The recommendations by the taskforce to improve the MBS are refreshing in many ways. There is a move towards strengthening GP stewardship, voluntary patient enrolment, more non face-to-face care, a simpler careplan program and increased support for home visits – which seems sensible and is addressing the frustrations of many about the current Medicare system.
It appears there are a few things missing. For example, there is no recommendation to spend more time with our patients by committing to an increase in the schedule fee of longer consultations (item numbers 36 and 44). This would have been more useful for most patient encounters than a new one-hour plus item number.
I believe the residential aged-care item numbers will need more investment when the SIP incentive ceases to exist. There is mention of outcome-based payments which requires an explanation. The lack of detail about the dollar values makes it challenging to predict the impact on general practice and primary care.
In an ideal world the recommendations could result in an invigorated, modern, patient-centred health system. However, if history repeats itself, the result will be a simple cost-saving exercise, dressed up as clinician-led, evidence-based healthcare reform.
After-hours medical home visiting services are important for patients and their doctors but we need an ethical and sustainable model that integrates with day-time services.
Doctors and professional medical bodies including the RACGP and AMA regularly express concerns about healthcare models that compromise on quality, fragment and duplicate care or fail to use scarce health dollars efficiently.
The Medicare Benefits Schedule (MBS) Review Taskforce has voiced similar concerns in relation to some of the home visiting services. In its recently published interim report the taskforce notes that the growth in claiming of urgent attendances by after-hours medical services is showing an increase far in excess of population growth.
The taskforce believes the services often interfere with continuity of care by the patient’s regular GP and represent low value care. It is not convinced that the rise of urgent after-hours home visits has had a significant impact on hospital emergency department services.
Inappropriate use of funding?
Indeed, there are indications that funding for after-hours medical services in the community may be used inappropriately. For example, I have received reports from some of these services delivering repeat prescriptions after-hours to patients’ homes. The care is often not provided by GPs but by less qualified practitioners.
An after-hours visit classified as ‘urgent’ attracts a Medicare rebate which can be $100 more compared with the same service provided at a GP practice. This has created a lucrative standalone after-hours industry which doesn’t always represent value for money for the taxpayer.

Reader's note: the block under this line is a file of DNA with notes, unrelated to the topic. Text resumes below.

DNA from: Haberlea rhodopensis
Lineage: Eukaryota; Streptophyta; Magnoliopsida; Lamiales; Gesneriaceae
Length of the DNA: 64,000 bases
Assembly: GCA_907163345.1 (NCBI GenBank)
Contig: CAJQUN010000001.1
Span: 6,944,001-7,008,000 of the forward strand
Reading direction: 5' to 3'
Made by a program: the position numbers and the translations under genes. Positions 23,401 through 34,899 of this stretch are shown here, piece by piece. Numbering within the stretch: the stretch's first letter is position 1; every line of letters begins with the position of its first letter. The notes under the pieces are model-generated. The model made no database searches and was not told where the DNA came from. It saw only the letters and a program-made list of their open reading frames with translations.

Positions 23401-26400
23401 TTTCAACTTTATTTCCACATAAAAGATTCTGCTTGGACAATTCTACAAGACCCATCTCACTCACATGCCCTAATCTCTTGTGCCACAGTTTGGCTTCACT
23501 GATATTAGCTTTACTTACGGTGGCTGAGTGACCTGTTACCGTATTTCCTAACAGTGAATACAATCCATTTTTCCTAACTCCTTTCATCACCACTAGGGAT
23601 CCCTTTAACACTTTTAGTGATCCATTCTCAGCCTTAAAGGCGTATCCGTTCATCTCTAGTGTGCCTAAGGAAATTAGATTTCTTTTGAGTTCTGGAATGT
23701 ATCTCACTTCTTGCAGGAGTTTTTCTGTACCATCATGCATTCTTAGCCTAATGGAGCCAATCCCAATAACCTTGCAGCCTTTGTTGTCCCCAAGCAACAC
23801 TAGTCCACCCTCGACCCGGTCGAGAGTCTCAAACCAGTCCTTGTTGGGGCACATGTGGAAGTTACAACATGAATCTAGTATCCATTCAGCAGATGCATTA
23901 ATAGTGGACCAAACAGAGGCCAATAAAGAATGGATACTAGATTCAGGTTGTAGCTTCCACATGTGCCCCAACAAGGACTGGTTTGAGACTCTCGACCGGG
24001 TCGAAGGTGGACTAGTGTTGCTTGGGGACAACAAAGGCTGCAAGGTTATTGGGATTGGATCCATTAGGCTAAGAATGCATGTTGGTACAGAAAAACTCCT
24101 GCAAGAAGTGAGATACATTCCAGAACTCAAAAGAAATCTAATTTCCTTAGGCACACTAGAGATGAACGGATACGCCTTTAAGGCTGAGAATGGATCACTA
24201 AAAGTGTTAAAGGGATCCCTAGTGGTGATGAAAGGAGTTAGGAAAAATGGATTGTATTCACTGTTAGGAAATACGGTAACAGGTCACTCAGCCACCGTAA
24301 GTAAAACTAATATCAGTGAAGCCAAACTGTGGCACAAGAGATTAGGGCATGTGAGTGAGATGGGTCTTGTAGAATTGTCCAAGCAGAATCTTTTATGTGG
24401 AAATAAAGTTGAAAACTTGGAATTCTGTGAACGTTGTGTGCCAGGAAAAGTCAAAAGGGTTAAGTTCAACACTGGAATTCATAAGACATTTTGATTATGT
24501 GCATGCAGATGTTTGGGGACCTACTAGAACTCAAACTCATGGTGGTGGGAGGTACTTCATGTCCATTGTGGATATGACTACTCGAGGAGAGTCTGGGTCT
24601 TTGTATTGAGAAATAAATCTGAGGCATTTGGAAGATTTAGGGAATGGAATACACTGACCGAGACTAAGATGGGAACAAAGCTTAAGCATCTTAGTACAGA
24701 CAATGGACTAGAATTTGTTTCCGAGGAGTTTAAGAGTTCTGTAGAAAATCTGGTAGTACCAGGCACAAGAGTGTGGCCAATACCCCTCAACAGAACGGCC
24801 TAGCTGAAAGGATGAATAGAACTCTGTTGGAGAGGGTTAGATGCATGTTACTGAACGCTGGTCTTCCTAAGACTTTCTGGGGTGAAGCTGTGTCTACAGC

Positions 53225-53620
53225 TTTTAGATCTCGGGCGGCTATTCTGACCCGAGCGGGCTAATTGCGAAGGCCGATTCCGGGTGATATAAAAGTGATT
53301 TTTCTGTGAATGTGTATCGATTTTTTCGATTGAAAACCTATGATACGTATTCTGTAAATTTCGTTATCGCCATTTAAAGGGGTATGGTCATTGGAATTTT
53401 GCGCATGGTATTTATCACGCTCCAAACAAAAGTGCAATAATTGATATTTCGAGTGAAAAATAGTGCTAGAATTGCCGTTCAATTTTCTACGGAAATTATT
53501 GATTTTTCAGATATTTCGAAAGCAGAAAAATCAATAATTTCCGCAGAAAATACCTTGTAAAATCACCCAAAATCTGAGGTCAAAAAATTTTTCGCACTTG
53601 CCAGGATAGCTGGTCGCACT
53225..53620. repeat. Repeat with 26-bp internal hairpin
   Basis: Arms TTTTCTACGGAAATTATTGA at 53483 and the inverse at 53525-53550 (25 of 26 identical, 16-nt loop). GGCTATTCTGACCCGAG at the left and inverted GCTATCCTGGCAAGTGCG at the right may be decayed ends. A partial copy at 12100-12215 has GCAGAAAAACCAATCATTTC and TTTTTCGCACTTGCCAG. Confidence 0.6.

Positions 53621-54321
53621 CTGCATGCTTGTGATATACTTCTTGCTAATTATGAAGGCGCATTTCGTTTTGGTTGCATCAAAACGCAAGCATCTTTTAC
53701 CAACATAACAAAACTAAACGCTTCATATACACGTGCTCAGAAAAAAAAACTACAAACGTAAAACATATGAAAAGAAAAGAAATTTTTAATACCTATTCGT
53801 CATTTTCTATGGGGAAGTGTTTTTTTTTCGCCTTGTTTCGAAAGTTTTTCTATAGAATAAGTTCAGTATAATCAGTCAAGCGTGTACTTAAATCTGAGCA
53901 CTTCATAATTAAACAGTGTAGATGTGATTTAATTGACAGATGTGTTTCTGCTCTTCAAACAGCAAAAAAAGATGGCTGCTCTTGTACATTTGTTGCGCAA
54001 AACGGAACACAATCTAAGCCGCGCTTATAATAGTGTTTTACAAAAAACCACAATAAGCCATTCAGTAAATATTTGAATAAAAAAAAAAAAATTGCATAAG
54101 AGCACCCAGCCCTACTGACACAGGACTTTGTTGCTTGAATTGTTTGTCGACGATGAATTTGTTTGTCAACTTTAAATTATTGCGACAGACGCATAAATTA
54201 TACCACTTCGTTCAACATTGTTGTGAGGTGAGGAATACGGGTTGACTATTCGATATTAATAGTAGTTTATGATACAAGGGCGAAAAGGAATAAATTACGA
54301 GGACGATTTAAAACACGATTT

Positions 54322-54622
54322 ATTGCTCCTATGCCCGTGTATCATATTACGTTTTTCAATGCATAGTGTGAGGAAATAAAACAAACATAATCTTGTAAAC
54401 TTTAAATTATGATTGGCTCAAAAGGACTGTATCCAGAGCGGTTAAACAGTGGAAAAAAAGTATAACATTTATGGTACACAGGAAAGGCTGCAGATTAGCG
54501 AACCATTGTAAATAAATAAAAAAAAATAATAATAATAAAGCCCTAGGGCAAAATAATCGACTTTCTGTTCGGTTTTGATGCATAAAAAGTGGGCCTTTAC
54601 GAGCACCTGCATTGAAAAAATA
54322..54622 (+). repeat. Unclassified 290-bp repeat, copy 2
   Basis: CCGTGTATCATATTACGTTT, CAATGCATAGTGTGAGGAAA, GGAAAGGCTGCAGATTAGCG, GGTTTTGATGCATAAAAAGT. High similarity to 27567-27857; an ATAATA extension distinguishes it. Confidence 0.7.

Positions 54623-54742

Let’s look at the ACT: since the arrival of the bulk-billing National Home Doctor Service in the capital, home visits rose from 1588 in 2013–14 to 20,556 in the previous financial year.
According to the Medicare Benefits Schedule Review Taskforce, Medicare benefits paid for urgent after-hours services have increased by 170 per cent, from $90.8m in 2010–11 to $245.9m in 2015–16, whilst benefits paid for normal GP services increased by 27 per cent.
There is no reasonable explanation for the exponential growth. The taskforce is of the opinion that MBS funding should continue to be available for home visits in the after-hours period but has made some sensible recommendations to improve the model.
The response from the after-hours lobby speaks for itself: The National Association for Medical Deputising Services started an aggressive lobbying campaign to ‘protect home visits’.
Although several after-hours services left the corporate lobby group – including the Canberra After-Hours Locum Medical Service, the Melbourne-based DoctorDoctor service and the Western Australian Deputising Medical Service – the campaign continues to target consumers and politicians.
The actions of the lobby group and some after-hours services have raised eyebrows. Mass media advertising and marketing campaigns via television, newspapers, and billboards will drive unnecessary use and should be avoided. Similarly bookings for after-hours deputising services during daytime hours should stop.
A sensible solution
It’s not rocket science: As after-hours home deputising services do not offer comprehensive GP care, they should only be used when a patient’s usual GP or general practice is not available and the patient has a health concern that cannot wait until the following day.
It is time to use these Medicare-funded services wisely – when genuinely needed, not wanted or promoted.